Former state Sen. Avel Gordly signed up for a role today as chief petitioner and spokesperson for the second attempt to recall Mayor Sam Adams.
Gordly, 62, retired from the Legislature in 2008 after 17 years of service and now teaches at Portland State University
. Her new prominent role in the second recall could thrust Gordly back into the kind of partisan battles she decried as a lawmaker. But she's among a group of Portlanders who believe voters should have another chance to decide who should be mayor, given that Adams acknowledged lying about his relationship
with then 18-year old Beau Breedlove in order to win the mayor's seat in 2008.
During Gordly's tenure in Salem, she earned a reputation for independence. In 2006, she left the Democratic Party and became the only lawmaker not affiliated with either major party in protest over what she saw as excessive partisanship. (She became a Democrat again in 2008 to vote for Barack Obama
in the presidential primary).
Gordly joins a nascent effort that began earlier this month after the first recall campaign failed
to gather the 32,183 signatures required to place a recall on the ballot.
In the last week, The Portland Tribune
and The Oregonian
have identified two local business leaders -Tim Boyle, the CEO of Columbia Sportswear; and car dealer Ron Tonkin- as two of the deep pockets interested in backing a second recall campaign.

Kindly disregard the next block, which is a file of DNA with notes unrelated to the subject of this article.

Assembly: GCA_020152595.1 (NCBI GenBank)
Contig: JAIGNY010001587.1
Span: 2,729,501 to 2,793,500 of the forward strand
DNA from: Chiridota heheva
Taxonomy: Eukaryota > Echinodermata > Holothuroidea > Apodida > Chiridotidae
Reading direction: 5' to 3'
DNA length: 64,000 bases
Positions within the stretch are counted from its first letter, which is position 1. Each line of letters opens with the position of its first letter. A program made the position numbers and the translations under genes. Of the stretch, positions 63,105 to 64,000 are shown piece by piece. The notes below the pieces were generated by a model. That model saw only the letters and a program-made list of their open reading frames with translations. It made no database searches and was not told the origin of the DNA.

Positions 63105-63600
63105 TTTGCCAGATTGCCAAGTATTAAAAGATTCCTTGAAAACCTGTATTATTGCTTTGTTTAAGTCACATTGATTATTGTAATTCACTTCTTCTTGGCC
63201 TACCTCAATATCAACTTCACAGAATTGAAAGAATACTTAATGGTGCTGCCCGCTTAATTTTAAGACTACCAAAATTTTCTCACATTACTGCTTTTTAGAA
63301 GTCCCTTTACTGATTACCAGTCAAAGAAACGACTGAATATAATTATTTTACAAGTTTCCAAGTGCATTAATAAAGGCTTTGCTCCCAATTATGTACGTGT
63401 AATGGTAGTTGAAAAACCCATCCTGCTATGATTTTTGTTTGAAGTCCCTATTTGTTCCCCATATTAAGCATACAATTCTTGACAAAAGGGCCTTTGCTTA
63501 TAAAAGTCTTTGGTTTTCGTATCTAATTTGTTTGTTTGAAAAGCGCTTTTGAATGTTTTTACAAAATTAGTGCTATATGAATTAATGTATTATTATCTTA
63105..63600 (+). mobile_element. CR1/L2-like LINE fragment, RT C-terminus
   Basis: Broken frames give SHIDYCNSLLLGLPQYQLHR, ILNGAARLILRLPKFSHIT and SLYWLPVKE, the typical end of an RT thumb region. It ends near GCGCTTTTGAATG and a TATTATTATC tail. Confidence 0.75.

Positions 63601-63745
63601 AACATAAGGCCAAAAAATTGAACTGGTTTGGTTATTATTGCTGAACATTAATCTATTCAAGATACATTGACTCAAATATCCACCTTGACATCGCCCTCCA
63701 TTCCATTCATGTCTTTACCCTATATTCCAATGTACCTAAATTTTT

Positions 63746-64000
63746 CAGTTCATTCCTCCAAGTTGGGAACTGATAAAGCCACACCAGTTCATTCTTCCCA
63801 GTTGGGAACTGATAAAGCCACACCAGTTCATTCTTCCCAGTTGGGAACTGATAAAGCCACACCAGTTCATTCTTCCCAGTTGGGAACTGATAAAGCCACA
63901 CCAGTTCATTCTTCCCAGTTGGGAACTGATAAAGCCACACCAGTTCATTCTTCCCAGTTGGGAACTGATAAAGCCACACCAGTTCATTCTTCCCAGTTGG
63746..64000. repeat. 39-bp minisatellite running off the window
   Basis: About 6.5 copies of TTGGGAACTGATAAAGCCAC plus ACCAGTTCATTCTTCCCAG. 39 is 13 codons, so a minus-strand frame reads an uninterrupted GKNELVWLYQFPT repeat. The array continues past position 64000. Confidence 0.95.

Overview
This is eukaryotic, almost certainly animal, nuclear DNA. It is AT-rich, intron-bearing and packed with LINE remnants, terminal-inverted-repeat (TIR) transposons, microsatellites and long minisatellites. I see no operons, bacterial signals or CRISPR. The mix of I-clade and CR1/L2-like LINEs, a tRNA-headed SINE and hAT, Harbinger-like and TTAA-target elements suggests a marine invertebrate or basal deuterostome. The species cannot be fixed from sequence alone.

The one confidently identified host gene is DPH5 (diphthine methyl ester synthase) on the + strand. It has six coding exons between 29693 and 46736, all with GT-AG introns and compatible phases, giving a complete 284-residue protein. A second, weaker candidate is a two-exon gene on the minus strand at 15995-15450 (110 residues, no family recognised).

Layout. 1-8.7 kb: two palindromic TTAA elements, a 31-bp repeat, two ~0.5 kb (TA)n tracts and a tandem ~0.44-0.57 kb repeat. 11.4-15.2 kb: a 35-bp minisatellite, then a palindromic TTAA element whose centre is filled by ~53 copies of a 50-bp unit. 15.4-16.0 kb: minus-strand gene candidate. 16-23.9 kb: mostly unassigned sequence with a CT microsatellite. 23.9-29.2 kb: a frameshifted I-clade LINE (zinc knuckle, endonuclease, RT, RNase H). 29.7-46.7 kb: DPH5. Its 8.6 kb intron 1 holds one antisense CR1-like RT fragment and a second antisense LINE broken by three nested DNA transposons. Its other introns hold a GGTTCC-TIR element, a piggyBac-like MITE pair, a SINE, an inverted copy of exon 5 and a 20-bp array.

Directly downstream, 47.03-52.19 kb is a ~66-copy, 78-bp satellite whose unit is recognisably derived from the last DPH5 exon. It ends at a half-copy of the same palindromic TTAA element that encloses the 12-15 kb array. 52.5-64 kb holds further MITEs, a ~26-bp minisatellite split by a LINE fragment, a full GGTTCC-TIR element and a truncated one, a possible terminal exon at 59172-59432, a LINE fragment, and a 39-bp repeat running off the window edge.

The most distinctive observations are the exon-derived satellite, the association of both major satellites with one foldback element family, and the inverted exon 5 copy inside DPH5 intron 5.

Here's a brief interview WW
conducted with Gordly late Tuesday afternoon.
Why did you agree to get involved with the recall?
I remain convinced that Portland voters should have an opportunity to decide whether the mayor should stay in office.
: You're likely to face criticism from the mayor's supporters. Was it a difficult decision to get involved in the recall?
: No. I've thought long and hard about the issue and believe strongly that we're at a crossroads at the city and state. This is about the character and values of our city—not just about one person. It's about how we move forward. And I don't think we can diminish the importance of voters having their say.
: Some people say that recall proponents had their chance and now it's time to move on and deal with the pressing issues Portland faces.
: I disagree. This is unfinished business. It's about what we as a city communicate to the rest of the nation and the world about our values.
I recognize that we have a "status quo" culture in this city that would like us to be satisfied [with the failed recall attempt] and move on. But what are the missed opportunities that are not coming to our city as a result of crippled leadership? We can't move on until we finish the business of defining who are we are and what the values are that set us apart in this city and this state.